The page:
When you install from pip, it will install the most recent version of Certbot that is compatible with the active Python version - which may be from the system, a user, or a virtual environment.
Usually not. Most of the work in recent Certbot releases (aside from "housekeeping" and under-the hood tooling) have been improving DNS plugins and web server configuration. There have been very little changes to the LetsEncrypt API, and few are expected. Certbot installations should be able to renew and obtain certificates for many years.
If Certbot has a problem installing a Certificate, and you don't know how fix it yourself, upgrading to a newer version of Certbot will usually address the problem.
If you choose non-overlapping times and less often, I think that logic could be "reasonable".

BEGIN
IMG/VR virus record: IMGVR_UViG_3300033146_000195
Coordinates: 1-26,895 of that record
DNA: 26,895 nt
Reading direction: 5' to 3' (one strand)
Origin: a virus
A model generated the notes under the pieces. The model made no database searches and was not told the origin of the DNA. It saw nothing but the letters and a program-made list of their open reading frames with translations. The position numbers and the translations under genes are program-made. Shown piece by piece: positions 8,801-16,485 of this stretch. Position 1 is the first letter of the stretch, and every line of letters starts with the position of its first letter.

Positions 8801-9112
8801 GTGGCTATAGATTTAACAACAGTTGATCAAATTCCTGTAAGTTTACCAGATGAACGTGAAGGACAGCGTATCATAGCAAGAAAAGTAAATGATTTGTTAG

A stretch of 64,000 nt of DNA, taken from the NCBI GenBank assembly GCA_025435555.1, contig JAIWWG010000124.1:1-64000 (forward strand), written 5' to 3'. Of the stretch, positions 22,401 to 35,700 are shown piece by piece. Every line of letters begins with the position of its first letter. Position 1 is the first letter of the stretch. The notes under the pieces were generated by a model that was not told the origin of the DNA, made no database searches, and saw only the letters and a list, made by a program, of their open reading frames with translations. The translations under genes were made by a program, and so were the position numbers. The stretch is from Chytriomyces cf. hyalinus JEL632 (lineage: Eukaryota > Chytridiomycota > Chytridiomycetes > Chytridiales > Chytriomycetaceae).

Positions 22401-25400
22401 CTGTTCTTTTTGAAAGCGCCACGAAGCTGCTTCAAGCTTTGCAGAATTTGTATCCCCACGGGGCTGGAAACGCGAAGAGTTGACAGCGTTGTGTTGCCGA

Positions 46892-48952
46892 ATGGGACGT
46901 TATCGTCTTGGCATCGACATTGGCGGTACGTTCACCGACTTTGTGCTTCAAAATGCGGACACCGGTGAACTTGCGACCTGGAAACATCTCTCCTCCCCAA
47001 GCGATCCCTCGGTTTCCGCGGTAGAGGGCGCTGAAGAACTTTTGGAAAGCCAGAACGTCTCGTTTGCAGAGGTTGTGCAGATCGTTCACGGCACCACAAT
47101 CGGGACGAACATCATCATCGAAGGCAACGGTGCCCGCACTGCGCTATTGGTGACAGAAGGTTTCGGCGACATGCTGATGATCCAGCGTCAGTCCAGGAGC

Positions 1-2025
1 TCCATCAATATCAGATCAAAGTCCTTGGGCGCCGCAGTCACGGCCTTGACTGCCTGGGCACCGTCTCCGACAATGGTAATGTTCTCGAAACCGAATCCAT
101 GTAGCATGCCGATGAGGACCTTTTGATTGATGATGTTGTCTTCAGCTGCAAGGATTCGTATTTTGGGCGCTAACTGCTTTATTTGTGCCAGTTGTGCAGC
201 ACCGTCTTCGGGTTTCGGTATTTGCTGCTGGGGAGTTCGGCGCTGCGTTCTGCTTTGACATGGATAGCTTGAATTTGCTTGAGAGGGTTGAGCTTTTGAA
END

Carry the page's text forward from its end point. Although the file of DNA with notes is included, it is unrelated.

[not recommended, but sometimes "both" is a better option than "left" or "right"?]
The recommended choice is by using a random start time.
In situations like that, usually one or two are installed by your Operating System and packages depend on them. Removing or altering them in any way can seriously break things. The third is usually user-installed because something requires a more recent version.
I would guess that 2.7 and 3.6 are system managed, and you somehow installed 3.9 yourself. Python doesn't take up much space, and the potential to break things and require a complete server reinstall is quite large.
@Osiris When I request a certificate from VPS server or by Cloudflare, how 'Let's Encrypt' verifies the ownership of a domain? That, the domain belongs to that particular VPS server or Cloudflare account?